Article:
The lie of the land takes on absurdist proportions when an Awami League MP tells Mujib, “Can you believe.... after only three years’ work we are only three years behind America?” He tells him that Bangladesh would in twenty years have at least half a dozen Nobel laureates in “science, medicine and poverty alleviation”, adding the possibility of a “transcontinental competition with Lichtenstein in the field of investment and banking”, a country he describes as “the largest country in Europe, Mujib Bhai, larger than France and Germany”.
Imam writes in a deadpan style that is remarkable in its ability to capture hysteria. Shot through this extraordinary book are strange scenes depicting the famine-ravaged and the refugees, not in the heartstrings-tugging way most reimagined historical tragedies are presented but almost matter-of-factly, thus magnifying their tragedy. The cartoon adventures of the Goopy Gyne-Bagha Byne-meets-Victor Frankenstein and his Monster duo constantly collide with the Grand Guignol of the Sheikh Mujib years. Out of this concoction of the darkly comic and the Technicolored tragic, only one of our two protagonists comes out unscathed.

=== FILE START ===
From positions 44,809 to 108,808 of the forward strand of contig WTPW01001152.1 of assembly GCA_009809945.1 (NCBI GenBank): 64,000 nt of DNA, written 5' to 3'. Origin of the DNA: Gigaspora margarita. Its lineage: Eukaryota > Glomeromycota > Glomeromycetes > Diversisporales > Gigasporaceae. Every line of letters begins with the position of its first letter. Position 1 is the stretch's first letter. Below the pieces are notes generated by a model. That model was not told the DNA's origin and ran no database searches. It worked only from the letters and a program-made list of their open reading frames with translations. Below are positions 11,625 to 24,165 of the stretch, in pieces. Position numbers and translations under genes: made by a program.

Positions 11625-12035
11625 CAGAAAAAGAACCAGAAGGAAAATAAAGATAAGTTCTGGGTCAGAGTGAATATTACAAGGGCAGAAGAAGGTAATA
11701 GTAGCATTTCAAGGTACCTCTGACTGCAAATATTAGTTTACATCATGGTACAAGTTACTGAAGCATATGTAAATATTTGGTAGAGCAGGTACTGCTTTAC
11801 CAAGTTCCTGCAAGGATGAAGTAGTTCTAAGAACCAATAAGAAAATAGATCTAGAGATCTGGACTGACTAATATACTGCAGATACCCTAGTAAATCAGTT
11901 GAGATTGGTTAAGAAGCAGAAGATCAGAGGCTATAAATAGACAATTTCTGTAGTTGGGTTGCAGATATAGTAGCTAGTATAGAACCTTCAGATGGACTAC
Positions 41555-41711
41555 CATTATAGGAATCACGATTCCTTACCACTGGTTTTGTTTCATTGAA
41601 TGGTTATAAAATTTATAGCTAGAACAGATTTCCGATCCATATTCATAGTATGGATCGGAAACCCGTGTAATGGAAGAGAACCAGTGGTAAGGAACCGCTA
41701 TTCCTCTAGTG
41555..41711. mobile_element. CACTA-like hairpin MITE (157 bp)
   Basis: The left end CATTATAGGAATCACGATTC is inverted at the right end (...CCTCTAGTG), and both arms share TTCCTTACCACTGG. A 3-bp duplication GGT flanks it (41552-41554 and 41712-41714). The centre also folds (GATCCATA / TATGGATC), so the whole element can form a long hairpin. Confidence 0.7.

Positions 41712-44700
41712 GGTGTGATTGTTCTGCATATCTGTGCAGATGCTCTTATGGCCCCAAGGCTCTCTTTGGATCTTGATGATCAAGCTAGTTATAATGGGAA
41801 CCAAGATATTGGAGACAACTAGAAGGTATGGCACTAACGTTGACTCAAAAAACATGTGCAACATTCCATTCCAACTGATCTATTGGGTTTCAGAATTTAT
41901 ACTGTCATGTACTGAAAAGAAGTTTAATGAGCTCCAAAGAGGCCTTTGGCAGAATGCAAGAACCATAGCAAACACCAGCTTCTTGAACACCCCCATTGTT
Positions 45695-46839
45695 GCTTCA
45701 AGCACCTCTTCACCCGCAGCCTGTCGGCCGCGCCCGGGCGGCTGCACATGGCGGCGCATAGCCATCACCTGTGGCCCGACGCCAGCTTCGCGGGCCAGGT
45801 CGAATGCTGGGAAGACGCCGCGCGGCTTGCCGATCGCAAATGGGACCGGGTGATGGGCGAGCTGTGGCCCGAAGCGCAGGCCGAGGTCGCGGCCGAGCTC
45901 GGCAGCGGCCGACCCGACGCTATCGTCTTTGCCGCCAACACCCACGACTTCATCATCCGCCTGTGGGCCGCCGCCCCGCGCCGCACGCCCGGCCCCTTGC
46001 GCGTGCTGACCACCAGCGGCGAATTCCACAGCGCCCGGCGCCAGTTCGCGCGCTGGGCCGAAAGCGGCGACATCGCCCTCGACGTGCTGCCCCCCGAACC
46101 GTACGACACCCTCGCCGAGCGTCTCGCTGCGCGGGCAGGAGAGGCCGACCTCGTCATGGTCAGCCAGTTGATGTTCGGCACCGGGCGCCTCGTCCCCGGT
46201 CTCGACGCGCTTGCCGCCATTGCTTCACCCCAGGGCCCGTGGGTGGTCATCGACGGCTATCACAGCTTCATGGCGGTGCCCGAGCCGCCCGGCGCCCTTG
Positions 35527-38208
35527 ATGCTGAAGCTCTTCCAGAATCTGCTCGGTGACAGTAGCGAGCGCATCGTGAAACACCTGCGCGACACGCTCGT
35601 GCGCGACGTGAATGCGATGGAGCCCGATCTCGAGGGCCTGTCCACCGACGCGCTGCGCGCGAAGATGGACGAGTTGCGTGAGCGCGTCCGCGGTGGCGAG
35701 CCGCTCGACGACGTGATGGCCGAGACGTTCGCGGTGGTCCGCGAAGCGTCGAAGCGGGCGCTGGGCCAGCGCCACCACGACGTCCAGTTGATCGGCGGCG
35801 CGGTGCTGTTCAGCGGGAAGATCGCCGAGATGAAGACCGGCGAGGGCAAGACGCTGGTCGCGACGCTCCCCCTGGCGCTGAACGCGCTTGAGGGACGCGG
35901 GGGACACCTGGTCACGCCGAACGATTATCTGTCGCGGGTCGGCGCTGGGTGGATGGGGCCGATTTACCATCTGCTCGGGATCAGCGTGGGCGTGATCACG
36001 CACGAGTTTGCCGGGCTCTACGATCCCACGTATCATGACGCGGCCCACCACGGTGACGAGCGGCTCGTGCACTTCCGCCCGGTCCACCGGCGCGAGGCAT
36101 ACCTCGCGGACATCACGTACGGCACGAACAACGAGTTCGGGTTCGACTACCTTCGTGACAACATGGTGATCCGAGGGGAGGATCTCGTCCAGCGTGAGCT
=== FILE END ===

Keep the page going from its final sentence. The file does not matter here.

Very few novels examine a period in history so convincingly even as it turns away from the standard style of historical fiction. Imam does this in this hyper-realistic tale of fools, thugs, dangerous idealism and sanctified pretence, reminding us who have forgotten a secret function of the novel: to unsettle us, instead of just be moving.
(Indrajit Hazra is the author of The Bioscope Man)